The Archives of General Psychiatry (Archives) made quite a stir in July of 2011 when it published a twins study suggesting that autism spectrum disorder (ASD) has both genetic heritability and a significant environmental component. Picked up by the mass media, including NBC Nightly News, The New York Times, and others, the California Autism Twins Study (CATS) “marked an important shift in thinking about the causes of autism” (The New York Times, July 4, 2011).
Instrumental in getting the CATS study published was Joseph Coyle, MD, editor-in-chief of Archives and chief of McLean Hospital’s Center of Excellence in Basic Neuroscience. “I knew the moment I saw that study that it would be a game changer,” he said. In fact, as editor-in-chief of Archives for 10 years, Coyle has overseen the publication of hundreds of groundbreaking articles that have “pushed the field of psychiatry forward.”
According to Coyle, Archives publishes high-impact research that broadly covers psychiatry from its genetic and molecular mechanisms to clinical and policy issues. As the most highly cited journal in the field, Archives has a citation impact rate of 16.4; the impact factor is a measure of citation rate per article and is the primary indicator of a journal’s prestige. In psychiatry, as in other disciplines, scholarly journals have significant influence on the latest thinking and are the leading contributors to moving research forward and impacting the way care is provided.
Archives receives more than 1,000 submissions per year yet publishes only about 10% of them, allowing the editors to choose “only the best of the best,” Coyle explained. “All of the research studies we receive are outstanding. Being able to be selective gives us the opportunity to have significant impact on the field in terms of how we understand, treat, and shape policy toward mental disorders.”
Dost Öngür, MD, PhD, agreed. Chief of McLean’s Center of Excellence in Psychotic Disorders, Öngür was recently appointed associate editor-in-chief of Archives by its oversight committee, an honor he calls a “tremendous opportunity” for him and for McLean. “The leading researchers in the field send their best work to Archives, which means we get to see the most cutting-edge, imaginative work first.”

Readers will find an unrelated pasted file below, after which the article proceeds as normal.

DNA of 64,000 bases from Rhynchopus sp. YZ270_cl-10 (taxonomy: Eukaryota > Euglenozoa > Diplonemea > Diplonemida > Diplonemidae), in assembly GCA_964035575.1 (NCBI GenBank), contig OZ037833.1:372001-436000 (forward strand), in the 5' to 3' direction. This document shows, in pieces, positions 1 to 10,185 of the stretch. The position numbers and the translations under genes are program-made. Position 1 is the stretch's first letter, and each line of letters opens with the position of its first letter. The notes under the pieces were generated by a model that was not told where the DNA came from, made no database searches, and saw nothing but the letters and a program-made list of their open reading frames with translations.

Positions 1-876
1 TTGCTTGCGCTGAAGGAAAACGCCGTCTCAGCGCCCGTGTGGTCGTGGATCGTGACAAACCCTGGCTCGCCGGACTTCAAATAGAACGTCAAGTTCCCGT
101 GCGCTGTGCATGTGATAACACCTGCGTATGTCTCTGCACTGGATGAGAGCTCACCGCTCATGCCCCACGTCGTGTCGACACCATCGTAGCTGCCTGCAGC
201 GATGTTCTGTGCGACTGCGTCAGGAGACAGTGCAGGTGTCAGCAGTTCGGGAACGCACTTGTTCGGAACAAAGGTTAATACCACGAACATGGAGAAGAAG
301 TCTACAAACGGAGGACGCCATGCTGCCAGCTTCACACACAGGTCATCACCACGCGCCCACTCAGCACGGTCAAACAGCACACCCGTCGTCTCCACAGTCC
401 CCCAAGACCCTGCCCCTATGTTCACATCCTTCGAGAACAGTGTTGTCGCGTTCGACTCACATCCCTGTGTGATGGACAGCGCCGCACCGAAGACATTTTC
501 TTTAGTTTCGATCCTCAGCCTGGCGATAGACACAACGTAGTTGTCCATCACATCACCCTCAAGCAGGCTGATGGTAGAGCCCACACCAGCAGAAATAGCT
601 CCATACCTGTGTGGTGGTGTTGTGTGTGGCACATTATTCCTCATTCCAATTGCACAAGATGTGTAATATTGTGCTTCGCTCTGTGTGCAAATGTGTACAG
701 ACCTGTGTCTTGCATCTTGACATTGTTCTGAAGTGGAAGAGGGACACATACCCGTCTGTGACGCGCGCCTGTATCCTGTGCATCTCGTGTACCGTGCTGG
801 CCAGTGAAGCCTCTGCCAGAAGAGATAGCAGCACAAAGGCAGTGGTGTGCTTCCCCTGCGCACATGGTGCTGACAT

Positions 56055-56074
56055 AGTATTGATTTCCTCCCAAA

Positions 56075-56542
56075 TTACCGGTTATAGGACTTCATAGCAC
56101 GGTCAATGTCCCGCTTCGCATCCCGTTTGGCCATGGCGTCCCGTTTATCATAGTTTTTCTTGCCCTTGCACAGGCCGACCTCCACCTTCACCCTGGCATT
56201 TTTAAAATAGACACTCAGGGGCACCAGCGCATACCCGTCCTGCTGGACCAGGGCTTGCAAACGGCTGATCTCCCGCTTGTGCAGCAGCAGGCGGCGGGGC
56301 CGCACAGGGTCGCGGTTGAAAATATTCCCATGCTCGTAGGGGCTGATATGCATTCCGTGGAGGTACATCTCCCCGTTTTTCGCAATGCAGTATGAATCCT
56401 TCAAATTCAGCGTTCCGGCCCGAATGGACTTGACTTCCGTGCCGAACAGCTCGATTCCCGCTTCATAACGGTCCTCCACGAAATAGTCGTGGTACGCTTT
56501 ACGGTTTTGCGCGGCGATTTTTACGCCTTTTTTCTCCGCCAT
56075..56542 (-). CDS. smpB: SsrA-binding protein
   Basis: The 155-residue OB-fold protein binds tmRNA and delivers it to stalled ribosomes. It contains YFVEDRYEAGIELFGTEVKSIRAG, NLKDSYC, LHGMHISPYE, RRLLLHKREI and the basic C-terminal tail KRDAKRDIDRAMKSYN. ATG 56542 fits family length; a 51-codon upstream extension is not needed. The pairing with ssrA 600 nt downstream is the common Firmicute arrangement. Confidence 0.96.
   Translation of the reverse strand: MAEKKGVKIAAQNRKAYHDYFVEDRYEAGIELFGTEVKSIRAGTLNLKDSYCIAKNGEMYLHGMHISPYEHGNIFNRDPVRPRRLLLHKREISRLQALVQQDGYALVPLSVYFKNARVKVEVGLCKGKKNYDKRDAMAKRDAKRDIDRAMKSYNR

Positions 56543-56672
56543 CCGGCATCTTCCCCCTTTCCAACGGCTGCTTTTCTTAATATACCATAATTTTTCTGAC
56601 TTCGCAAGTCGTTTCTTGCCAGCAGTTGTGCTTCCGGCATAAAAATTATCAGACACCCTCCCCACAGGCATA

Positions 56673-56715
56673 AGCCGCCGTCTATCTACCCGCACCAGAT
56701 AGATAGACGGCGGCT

Scholarly journals can also have a powerful teaching mission, for scientists as well as the general public, said William Carlezon, PhD, director of McLean’s Behavioral Genetics Laboratory and the recently appointed editor-in-chief of the journal Neuropsychopharmacology (Neuro). For example, Neuro published a study in December 2011 regarding the effects of “designer drugs,” which can often be purchased legally in convenience stores even though their effects resemble those of drugs of abuse. News of the study was picked up by the popular press, including Time magazine. “Getting this research out there does a service to the public,” Carlezon said. “Parents and kids need to understand the dangers of these drugs.”
Carlezon, whose research focuses on neuroscience and the neurobiology of depressive disorders, is the first non-MD to serve as sole editor-in-chief of Neuro. The official publication of the American College of Neuropsychopharmacology (ACNP), Neuro ranks sixth among all journals in the psychiatry category and has a 2010 impact factor of 6.8.
The Harvard Review of Psychiatry (HRP), led by Shelly F. Greenfield, MD, MPH, chief academic officer for McLean and the editor-in-chief of the HRP, is a key tool in providing education about the latest research as it translates to clinical practice for clinicians. The journal celebrated its 20th year of publishing with a special issue on global mental health that brings to its readers challenges and solutions to mental health care from around the globe.
“The HRP is one of the few journals in our field providing mental health clinicians a review of a broad array of research and its impact on clinical care,” said Greenfield. “We are delivering cutting-edge information and in keeping with that goal, we are developing methods to provide our content through smart phones and web-based applications. We are also planning to offer continuing medical education credits online. We are evolving to keep up with the needs and demands of our readers.” The HRP also provides an opportunity for the next generation of psychiatrists to learn about the peer review process. Selected Harvard psychiatry residents serve as assistant editors and meet weekly with editorial staff to assist in the review process. “This is a unique feature of our journal and another important contribution it makes to the field,” said Greenfield.
Carlezon, Coyle, Greenfield, and Öngür also believe that, as editors of important journals, they help effect change in psychiatry and further McLean’s role in advancing psychiatry. As Öngür points out, “The editors of a journal have a responsibility to publish articles that will drive innovation and encourage growth. In this way, we make a meaningful difference in the field.”
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